73. Eric the Red wrote:

    Theism may very well be hard wired, which is a separate question from whether it is true. I also think racism is hard wired, as is a desire for foods that make us fat and unhealthy, but that doesn’t mean it’s desirable or that it shouldn’t be suppressed.

    Notice the double-speak here. Evolution accidentally produces in us a “desire for foods…”, but somehow that, “doesn’t mean it’s desirable”, to eat them. Which is it? Is it desired to eat them, or not desired? If we desire junk food, then it is desirable, by definition. What possible metaphysical authority could Eric be appealing to in order to overrule our desires? Likewise, in Eric’s utilitarianism, the kind of society that we want (desire) to live in is the basis for its value. If we value it, it is valuable. If we desire it, it is desirable. How is Eric escaping the vicious circularity that he got himself into?

    Perhaps Eric means that some values and desires must be prioritized and ordered in relation to other competing desires? Okay, but who sets this ranking? If all our desires are accidents of nature anyway, by what authority do we think they ought to be arranged by priority? What priority? There is no intent in Eric’s universe. Perhaps the desire to prioritize is just another arbitrary desire in the soup.

    Eric the Red also wrote:

    Humans live and thrive in community, which means that stuff that makes communities more cohesive would offer an evolutionary advantage. Having a religion to base a community around, and being hostile to outsiders who aren’t members of the community, would have made for more cohesive communities.

    Would have? Is Eric hiding some contemporary evidence to the contrary? This almost sounds like a utilitarian argument for the pragmatic advantage of theistic communities. Yet more evidence that Eric is not a faithful practicing utilitarian. He should become a theist on purely utilitarian grounds. Take one for the sake of the cohesive community already. Take one for the team! It’s not like utilitarianism has principle to fall back on. What works, works.

    Eric the Red also wrote:

    Oh, and tyrants will do as they please whether morality is based on the Bible or utilitarianism or something else. There will always be people who think they shouldn’t play by the rules if it advantages them. The sad reality is that the only thing society can do is protect itself as best it can, which historically has often times not been very well. But that’s hardly a problem limited to atheism.

    Uh oh. What does Eric mean by “problem limited to atheism”? Is Eric suggesting that atheism is a core belief system that could be expected to stand alongside other religions, on its own merits, in the face of problems? And after working so hard to deny it. Plus, Eric continues to identify his system with the label of atheism, rather than by a label that is independent of theism. Short hand, perhaps?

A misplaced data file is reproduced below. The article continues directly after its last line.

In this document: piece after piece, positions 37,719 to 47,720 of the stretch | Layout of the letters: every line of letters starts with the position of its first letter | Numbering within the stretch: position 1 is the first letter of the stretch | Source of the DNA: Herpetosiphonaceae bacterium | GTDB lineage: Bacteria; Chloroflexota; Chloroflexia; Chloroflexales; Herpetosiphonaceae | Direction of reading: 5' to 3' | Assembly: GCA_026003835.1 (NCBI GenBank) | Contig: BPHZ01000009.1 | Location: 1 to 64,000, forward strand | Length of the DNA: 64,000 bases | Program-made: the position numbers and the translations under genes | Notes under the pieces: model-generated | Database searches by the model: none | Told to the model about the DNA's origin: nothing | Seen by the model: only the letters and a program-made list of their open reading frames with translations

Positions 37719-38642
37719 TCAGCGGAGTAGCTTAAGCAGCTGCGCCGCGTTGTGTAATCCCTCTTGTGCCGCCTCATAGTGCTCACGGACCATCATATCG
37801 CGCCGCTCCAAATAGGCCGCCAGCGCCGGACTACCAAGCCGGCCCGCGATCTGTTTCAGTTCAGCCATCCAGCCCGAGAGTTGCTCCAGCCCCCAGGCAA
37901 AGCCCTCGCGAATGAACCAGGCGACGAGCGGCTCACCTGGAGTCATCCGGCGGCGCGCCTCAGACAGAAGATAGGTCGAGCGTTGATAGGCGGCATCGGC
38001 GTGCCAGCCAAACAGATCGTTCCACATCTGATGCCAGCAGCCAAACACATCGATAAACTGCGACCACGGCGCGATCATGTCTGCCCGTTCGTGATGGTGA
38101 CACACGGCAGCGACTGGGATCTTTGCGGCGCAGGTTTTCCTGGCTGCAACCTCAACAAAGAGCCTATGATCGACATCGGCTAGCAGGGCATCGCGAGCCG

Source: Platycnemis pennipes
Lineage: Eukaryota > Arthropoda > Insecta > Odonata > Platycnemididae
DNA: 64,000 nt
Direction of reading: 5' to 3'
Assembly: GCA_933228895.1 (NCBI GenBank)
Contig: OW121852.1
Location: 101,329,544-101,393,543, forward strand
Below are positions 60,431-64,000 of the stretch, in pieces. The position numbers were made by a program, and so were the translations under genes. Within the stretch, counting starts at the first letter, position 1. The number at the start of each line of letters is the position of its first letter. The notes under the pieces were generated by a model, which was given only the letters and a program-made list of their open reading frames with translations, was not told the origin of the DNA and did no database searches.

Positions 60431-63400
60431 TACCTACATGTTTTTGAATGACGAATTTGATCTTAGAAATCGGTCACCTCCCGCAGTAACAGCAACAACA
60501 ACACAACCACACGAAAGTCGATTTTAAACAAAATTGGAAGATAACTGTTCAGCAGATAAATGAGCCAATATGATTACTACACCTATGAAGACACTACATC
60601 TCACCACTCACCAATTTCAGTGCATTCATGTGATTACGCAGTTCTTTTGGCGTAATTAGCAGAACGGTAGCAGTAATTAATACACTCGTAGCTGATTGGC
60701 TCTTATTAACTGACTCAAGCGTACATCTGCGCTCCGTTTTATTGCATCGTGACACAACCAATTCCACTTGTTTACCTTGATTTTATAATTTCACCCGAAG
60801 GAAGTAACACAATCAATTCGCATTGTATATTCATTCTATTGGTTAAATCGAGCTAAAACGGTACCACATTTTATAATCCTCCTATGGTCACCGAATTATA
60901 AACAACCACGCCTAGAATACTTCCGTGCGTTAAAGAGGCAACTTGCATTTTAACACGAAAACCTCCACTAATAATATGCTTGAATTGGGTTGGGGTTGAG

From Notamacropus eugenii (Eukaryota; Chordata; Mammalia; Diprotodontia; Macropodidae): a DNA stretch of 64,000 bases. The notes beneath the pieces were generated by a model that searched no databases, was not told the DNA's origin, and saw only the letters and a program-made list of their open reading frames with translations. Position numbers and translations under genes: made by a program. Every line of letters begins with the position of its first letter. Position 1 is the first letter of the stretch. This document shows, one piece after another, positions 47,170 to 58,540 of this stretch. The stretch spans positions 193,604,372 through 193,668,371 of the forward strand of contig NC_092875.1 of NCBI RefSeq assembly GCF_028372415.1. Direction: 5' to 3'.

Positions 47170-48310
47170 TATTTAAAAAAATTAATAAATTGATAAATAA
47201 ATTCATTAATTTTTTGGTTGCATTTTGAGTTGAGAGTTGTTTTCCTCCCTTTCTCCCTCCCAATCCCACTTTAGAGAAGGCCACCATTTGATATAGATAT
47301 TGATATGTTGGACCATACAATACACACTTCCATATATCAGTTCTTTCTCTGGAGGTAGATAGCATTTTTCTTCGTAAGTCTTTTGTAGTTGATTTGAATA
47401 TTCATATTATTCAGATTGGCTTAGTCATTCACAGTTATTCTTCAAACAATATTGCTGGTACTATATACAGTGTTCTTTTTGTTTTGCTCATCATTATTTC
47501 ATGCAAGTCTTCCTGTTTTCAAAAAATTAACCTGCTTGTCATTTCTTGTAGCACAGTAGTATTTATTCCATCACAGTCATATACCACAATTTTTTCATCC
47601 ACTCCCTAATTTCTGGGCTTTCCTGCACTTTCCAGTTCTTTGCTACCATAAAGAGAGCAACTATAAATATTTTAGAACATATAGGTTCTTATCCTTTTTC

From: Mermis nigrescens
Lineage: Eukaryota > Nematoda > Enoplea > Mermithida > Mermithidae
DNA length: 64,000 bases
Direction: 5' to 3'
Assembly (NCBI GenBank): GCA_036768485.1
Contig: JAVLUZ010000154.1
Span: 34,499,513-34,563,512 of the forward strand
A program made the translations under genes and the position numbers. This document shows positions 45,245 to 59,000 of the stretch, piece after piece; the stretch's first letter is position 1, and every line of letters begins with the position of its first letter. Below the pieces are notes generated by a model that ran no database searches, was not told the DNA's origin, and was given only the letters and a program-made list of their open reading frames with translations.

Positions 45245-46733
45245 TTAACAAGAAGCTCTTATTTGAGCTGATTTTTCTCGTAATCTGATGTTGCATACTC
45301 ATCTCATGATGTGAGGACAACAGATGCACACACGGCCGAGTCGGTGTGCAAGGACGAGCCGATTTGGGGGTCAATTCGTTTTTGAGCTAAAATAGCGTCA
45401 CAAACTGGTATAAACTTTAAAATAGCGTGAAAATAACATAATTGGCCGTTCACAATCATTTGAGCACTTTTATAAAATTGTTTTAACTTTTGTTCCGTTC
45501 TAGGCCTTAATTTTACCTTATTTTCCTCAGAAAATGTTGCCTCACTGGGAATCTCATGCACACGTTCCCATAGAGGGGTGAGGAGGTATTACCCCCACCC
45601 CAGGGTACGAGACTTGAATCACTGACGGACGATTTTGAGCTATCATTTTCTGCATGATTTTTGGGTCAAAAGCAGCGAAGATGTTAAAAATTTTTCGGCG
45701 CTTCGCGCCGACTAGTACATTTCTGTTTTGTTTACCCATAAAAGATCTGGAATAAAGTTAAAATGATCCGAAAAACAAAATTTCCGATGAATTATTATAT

As for tyrants, Eric has acknowledged that he has no answer for them from his system. They are just features of the noise of intentionless space-time. There is no God to bring them to judgment. No final justice. Justice is absent from Eric’s atheistic faith. There is just coping.

  74. Well, Eric, by expressing that the God of Scripture (which is the God of Calvinism, though Calvinism is really just a system that seeks to have Scripture as the sole and supreme Standard, which other theological systems may be said to attempt the same, though I disagree) isn’t good, which is what you do via your tone of snark and derision, you’re saying that IF the God of Scripture were there, then He wouldn’t be good.

    Unfortunately for your logic, IF the God Scripture is there, then He is BY DEFINITION good, as God defines Himself by Scripture as good.

  75. Also, IF the God of Scripture IS there, then you have to borrow your standard of “good” from Him, and the God of Scripture defines the standard of “good” as actually being Himself–His very character.

    That is not true for the fictional character Lucy. True, IF Lucy WERE there, her action of pulling the football away from Charlie as he goes to kick it would define here, at least in this instance, of not being good. This is not a contradiction as her character places no ought on me as her morality has no authority over me.

    However, IF the God of Scripture is there, then He places the ought on me and He DOES exercise authority over me, so as to command me to conform to His likeness and character. If I decide that He ISN’T good, then the problem lies not with God, but with my definition.

  76. If He’s not there, then don’t make some value statement about Him as if He has to conform to you. It may just be that He desires a different type of society than you do (I might well remark that atheism is in the minority, for what it’s worth). Just say that you disagree with Him and that He isn’t useful to you for your pragmatic approach to life.

  77. I believe in the existence of the current pope…because if I wanted…to find direct evidence of his existence I could… such direct evidence is out there.

    I’d like to ask you to be precise here. Such evidence, that you admittedly haven’t looked at, is “out there,” and this is sufficient for you to believe he exists. And yet you don’t believe in God. The implication is that you believe there is no evidence, period. Do you in fact believe there is no evidence for God’s existence? And how do you know?

    find me some phenomenon in nature that requires a God.